Humans and crazy cat ladies alike scattered to the four winds as he hopped into his particle beam cannon armed forklift. He had barely gotten the thing to turn on when Cady materialized in the passenger seat of his oversized industrial forklift. Jack turned to face his soliloquy camera: “Tumbleweeds ain’t what they used to be.”

Cady hit the button to turn on the sirens and the forklift shot off into the Tumblesphere. Jack tore the radio receiver from his hip and hit the button, “this is agent 719. I’ve got a code 9000: unregistered tumbleweed home invasion on the west side of the city. Requesting immediate orders. Over.”

Cady flipped the charge weapon switch with a satisfying beeewoooawwow and looked at Jack with grim determination, “We’re ready.”

“Fire up the shields. We don’t want the space tumbleweeds to tumble us into the tumblesphere.”

Jack and Cady reached the headquarters where the Interstellar Agency for the Suppression of Overactive Tumbleweeds (or IASOT). Captain Mctumness, accompanied by Mcgreggor da Beggar, met them the door.

“What brings you here, Jack? Did you tumble off another hill and break another crown forklift?”

“You know, captain? That gets funnier every time you say it, but I gotta get over to decontamination and make sure I wasn’t exposed to any tumbleweed spores.”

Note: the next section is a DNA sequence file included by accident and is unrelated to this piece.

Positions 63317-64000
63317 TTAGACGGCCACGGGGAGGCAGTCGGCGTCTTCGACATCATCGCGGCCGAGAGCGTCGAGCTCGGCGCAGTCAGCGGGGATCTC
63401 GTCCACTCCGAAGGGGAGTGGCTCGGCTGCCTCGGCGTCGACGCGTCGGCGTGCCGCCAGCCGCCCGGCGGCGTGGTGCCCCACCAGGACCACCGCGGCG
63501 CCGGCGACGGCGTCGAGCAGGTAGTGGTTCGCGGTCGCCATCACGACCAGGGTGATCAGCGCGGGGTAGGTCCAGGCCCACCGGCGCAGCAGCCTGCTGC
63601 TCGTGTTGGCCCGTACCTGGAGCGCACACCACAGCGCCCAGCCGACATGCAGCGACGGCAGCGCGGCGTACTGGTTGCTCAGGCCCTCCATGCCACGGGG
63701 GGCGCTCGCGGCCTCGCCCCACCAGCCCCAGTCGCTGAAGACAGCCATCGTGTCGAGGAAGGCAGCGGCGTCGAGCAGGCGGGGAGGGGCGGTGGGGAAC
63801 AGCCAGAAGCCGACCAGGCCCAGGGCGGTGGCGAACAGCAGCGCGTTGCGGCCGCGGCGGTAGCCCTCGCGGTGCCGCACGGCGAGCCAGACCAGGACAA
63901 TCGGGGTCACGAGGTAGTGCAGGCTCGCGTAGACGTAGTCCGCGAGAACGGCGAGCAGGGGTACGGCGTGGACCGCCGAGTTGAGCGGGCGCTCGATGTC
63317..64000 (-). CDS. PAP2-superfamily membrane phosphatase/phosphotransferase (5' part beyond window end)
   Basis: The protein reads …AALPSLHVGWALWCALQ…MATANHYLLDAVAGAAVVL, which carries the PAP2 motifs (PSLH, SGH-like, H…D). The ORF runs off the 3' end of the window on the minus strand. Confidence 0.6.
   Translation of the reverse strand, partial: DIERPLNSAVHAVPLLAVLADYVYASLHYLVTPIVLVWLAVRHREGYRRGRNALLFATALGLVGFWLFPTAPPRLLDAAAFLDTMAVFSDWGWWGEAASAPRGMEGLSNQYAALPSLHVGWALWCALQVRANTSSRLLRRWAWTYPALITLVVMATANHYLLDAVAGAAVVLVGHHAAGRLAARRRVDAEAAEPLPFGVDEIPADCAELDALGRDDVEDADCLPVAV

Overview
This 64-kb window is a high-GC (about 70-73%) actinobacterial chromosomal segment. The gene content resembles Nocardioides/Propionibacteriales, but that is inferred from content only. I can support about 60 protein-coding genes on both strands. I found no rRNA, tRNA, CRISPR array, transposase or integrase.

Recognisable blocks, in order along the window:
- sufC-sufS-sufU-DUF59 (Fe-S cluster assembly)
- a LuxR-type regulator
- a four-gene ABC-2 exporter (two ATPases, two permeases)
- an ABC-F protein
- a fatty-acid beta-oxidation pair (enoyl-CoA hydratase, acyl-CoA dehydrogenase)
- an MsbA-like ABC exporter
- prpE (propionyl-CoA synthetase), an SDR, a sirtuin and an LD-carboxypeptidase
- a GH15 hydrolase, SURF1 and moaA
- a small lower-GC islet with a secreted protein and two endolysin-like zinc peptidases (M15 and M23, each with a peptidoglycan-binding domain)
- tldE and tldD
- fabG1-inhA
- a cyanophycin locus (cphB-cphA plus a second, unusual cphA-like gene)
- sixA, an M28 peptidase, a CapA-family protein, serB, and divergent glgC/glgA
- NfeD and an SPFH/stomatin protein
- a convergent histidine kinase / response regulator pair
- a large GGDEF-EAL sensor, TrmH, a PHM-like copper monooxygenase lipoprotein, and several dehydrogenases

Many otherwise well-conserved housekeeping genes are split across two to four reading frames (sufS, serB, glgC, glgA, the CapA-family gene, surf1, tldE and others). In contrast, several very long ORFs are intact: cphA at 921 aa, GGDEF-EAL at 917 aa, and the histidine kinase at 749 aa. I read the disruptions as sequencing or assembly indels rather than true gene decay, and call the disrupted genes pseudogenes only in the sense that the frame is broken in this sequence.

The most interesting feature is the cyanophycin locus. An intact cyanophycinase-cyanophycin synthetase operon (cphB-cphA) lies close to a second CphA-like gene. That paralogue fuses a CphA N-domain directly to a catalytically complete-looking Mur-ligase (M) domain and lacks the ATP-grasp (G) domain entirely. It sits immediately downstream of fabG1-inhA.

He replied with a smirk, “We’re all professionals here.”

“I hope so. The last tumbleweed war resulted in the deaths of 2 people and 16 kittens so your men better be prepared for anything.”

Cady spoke up and said, “We got any leads on how these things are getting inside city limits?”

Just then another call came over the radio: “This is detective Gruff Mcgruff on the outskirts of city 17! We have a breach in the tumbleweed containment field!” The static from the comm system made it almost incomprehensible.

Cady teleported.

———- (generic section-break) ———-

Down on earth, Gruff Mcgruff stared at the ground where the tumbleweed containment field, a cow fence, stood with a gaping hole in it. He turned around and was relieved to see the dust cloud heralding the arrival of Bobby Joe on his repair wagon.

Bobby Joe rolled up, launching into one of his characteristic monologues, “Goddamn holes are getting bigger every year and the prices of zipties keep going up. I might just hafta open up my own ziptie shop at this rate.”